Zouave,

          Can you post some pics of Napoleon's Polish Lancers for me? Mine disappeared for some reason.

          Matt
          I will see what I can do for you.

          Next: Pictures of the French Imperial Guard and Line infantry.
          Last edited by Zouave; 23 Sep 07, 09:14.
          My avatar: Center of the Cross of the Légion d'honneur (Legion of Honour) of the First French Empire (Napoleonic Era), 3rd type (awarded between 1806-1808). My Légion d'honneur. :-)

          Comment


          • #35
            I hope nobody minds me making a request here. A long time ago got to visit Paris and remember seeing one of the displays of Arab on horseback. Seem to recall as being from Napoleonic era. Now assuming from Egyptian campaign. I thought it was a rather exotic look. The thing that really stuck with me was he was wearing extremely long spurs. Wouldn't want to be that horse getting them in the ribs.

            Is any familiar with this display and would you have links or photos?

            Thanks.

            Comment


            • #36
              Originally posted by Consul View Post
              Interesting to see the gorget still in use on those chaps. For some reason, I thought they had gone out of style in the years following the American Revolution, but apparently not.
              The German Military police used gorgets in WWII. I think that started with Romans, no?

              Comment


              • #37
                Originally posted by Canuckster View Post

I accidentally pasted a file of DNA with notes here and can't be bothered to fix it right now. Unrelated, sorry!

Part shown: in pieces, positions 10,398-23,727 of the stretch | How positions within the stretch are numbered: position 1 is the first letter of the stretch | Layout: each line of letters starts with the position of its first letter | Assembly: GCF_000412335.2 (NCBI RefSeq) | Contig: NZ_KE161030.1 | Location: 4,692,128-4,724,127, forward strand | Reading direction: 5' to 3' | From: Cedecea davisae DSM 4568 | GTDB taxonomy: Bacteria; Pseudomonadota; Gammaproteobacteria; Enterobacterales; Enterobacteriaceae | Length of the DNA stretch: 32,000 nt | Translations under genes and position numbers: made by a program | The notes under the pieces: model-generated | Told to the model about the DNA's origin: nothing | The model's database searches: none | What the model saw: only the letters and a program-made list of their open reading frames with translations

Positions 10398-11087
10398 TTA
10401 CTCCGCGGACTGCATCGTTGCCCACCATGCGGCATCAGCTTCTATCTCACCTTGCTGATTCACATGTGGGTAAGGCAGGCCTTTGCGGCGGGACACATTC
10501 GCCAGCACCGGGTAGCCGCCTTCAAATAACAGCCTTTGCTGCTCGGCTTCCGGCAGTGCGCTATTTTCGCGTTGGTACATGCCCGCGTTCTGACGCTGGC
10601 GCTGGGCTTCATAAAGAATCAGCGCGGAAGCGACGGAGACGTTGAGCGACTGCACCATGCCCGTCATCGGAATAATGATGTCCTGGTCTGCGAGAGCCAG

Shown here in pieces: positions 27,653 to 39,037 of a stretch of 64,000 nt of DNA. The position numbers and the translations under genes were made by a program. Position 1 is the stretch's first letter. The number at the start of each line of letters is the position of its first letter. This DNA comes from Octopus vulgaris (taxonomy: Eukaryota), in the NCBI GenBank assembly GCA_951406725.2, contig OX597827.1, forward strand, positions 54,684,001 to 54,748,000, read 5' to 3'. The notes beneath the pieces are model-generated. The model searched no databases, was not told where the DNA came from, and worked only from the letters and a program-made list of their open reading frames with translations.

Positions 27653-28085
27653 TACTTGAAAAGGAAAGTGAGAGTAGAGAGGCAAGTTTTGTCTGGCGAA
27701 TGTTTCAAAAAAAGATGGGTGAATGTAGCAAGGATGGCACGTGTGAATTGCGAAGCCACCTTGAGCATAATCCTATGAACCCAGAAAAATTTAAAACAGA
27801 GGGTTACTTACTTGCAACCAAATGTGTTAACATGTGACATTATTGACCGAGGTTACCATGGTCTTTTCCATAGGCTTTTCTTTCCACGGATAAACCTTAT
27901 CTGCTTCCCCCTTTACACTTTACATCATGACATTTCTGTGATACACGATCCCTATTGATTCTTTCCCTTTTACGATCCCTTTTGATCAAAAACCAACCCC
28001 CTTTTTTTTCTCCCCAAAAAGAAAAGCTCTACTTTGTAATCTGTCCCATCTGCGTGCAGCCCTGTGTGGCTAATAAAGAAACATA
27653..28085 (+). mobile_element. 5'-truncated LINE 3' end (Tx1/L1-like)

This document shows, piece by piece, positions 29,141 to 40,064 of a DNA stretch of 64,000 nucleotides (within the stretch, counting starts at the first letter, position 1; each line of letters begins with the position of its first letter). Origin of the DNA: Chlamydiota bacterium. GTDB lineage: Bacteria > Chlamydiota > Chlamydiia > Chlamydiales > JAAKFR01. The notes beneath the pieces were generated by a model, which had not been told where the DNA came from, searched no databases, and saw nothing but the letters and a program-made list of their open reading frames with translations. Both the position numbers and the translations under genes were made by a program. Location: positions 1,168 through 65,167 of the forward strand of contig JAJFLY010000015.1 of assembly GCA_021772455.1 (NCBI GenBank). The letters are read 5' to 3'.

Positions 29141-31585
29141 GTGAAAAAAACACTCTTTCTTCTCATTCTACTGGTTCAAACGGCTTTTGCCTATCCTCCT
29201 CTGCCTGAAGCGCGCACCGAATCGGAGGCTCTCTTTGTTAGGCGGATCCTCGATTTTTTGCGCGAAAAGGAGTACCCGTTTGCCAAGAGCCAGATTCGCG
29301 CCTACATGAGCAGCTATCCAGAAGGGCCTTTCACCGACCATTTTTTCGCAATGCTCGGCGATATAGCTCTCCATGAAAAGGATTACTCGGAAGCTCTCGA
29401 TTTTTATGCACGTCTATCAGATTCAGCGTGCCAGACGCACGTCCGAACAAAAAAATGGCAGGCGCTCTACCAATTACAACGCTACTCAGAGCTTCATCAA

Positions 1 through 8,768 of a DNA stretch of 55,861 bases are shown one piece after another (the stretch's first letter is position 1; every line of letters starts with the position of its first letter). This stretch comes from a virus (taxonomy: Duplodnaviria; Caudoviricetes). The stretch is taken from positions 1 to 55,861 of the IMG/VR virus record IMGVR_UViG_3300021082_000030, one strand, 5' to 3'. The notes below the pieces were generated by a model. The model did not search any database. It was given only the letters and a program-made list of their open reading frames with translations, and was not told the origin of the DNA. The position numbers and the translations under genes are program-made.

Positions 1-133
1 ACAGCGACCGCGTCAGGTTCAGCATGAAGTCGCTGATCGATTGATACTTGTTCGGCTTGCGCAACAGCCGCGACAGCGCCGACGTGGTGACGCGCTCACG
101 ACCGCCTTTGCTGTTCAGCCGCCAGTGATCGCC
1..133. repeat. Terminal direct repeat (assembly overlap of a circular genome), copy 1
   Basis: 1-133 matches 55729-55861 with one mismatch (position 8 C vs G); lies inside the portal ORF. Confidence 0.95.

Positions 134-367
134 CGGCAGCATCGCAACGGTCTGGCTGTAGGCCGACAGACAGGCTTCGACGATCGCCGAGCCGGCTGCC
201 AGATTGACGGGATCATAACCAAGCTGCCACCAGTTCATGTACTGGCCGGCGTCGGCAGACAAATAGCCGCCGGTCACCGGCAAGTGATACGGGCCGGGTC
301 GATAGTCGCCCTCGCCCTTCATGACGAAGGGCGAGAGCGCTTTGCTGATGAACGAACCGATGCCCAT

The bill on the hat, which seemed to be missing on original image, makes a major difference. Second image looks smart, I agree.
                Bill!.... Bill!!! You bleedin' philistine you!!!

                That's a peak, that's wot that is! If you look at Major Sharpe Mk.I you'll glean that the bill on his titfer is folded up.

                The long toll of the brave
                Is not lost in darkness
                Over the fruitful earth
                And athwart the seas
                Hath passed the light of noble deeds
                Unquenchable forever.

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                • #38
                  British 95th Rifles ( 1809 ):

                  My avatar: Center of the Cross of the Légion d'honneur (Legion of Honour) of the First French Empire (Napoleonic Era), 3rd type (awarded between 1806-1808). My Légion d'honneur. :-)

                  Comment


                  • #39
                    French Line Infantry

                    French 76th Line Infantry Regiment, Major ( 1813-1815 ):




                    French 94th Line Infantry Regiment, Captain ( 1810-1812 ):




                    French 37th Line Infantry Regiment, Voltigere, campaign uniform ( 1813-1815 ). Uniform conforms to the Bardin regulations of 1812.




                    French 51st Line Infantry Regiment, Sergeant of Fusiliers ( Model 1812 ):




                    French infantryman ( 1813-1815 ). Uniform conforms to the Bardin regulations of 1812.




                    Next: French Imperial Guard.
                    Last edited by Zouave; 25 Mar 09, 20:24.
                    My avatar: Center of the Cross of the Légion d'honneur (Legion of Honour) of the First French Empire (Napoleonic Era), 3rd type (awarded between 1806-1808). My Légion d'honneur. :-)

                    Comment


                    • #40
                      Originally posted by Von Richter View Post
                      Bill!.... Bill!!! You bleedin' philistine you!!!